Feeling down in the dumps and don't know what to do? Worry not, for a new simple blood test is coming to your rescue, which might help predict just how bad things are, making it easier and fast to diagnose and treat mood disorder.
Scientists at Indiana University School of Medicine claimed that they have identified biomarkers in the blood associated with mood disorders, which they say might change the way bipolar illness is diagnosed and treated.
The research team analyzed blood samples from 96 patients and found varying levels of the biomarkers in participants with high or low mood states.
They also found that concentrations of the biomarkers varied, depending on the severity of depression or mania or a patient's individual experiences.
Among the markers identified by the study were five genes involved in the formation of the myelin sheath that protects the nerves, and six involved in controlling growth in the body.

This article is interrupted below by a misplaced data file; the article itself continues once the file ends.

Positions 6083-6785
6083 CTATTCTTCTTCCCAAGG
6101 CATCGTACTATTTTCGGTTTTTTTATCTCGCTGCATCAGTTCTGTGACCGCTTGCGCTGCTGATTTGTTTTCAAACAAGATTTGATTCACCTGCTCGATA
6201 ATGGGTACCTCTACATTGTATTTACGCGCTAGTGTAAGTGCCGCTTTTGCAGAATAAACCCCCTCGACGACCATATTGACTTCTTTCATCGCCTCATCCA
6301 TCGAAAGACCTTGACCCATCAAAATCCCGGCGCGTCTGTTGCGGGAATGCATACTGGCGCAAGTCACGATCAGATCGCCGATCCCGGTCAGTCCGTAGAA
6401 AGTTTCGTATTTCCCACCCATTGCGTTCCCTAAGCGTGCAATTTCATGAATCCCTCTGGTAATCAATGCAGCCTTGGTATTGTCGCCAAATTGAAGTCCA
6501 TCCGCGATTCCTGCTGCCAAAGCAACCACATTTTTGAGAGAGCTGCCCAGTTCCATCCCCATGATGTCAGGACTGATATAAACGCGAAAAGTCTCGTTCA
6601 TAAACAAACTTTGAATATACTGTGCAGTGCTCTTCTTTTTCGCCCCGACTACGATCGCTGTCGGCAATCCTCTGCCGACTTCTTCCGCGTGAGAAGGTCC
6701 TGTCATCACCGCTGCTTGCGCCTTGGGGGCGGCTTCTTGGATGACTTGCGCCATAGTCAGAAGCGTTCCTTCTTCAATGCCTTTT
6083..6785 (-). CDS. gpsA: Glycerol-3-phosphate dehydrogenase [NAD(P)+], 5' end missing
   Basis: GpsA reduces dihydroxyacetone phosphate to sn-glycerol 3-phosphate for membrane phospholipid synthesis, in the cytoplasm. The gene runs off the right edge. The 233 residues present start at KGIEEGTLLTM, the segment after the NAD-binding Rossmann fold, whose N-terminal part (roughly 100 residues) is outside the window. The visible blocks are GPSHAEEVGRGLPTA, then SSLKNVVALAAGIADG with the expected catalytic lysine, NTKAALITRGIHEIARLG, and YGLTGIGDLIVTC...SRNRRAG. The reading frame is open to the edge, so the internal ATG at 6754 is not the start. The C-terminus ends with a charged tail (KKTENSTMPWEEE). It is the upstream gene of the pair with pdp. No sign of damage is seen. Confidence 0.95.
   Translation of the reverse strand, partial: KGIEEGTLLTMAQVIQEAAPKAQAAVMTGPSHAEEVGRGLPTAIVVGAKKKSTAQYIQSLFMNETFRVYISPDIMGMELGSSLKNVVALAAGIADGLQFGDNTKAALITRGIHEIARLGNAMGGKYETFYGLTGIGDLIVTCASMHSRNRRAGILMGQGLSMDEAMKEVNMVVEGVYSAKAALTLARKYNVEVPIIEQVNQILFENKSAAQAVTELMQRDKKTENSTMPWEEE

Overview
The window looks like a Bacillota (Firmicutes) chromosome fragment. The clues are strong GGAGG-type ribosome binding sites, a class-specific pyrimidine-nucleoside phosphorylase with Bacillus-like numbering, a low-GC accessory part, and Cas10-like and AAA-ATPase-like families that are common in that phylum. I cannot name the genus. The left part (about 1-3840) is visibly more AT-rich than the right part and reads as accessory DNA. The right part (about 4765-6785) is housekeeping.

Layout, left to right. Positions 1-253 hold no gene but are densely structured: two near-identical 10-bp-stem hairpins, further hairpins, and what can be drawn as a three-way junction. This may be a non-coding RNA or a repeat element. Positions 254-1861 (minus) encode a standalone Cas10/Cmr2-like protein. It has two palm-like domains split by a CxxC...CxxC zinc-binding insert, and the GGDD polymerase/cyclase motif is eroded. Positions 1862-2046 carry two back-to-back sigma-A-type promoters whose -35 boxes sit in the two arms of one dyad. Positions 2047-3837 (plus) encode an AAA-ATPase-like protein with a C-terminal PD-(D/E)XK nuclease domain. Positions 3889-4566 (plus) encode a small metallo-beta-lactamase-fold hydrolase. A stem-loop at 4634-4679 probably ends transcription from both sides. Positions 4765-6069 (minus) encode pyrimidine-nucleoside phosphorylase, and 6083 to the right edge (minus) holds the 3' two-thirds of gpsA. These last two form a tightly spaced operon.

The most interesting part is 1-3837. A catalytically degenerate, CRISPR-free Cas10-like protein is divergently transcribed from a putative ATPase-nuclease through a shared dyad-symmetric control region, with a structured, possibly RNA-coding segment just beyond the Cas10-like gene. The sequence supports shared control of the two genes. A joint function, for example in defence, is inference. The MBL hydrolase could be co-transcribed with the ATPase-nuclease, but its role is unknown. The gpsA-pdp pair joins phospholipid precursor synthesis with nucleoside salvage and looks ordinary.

"This discovery is a major step towards bringing psychiatry on par with other medical specialties that have diagnostic tools to measure disease states and the effectiveness of treatments," BBC quoted Dr Alexander Niculescu, the study's lead researcher, as saying.
"Although psychiatrists have been aware that bipolar illness and other psychiatric conditions produced molecular changes in the brain, there was no way to measure those changes while the patient was living.
"Blood now can be used as a surrogate tissue to diagnose and assess the severity of the illness," he added.
Professor David Kendall, an expert in pharmacology at the University of Nottingham, said any correlation between a patient's psychiatric condition and expression of particular genes could potentially give doctors more of an insight into the development of disease.
The study is published in the journal Molecular Psychiatry.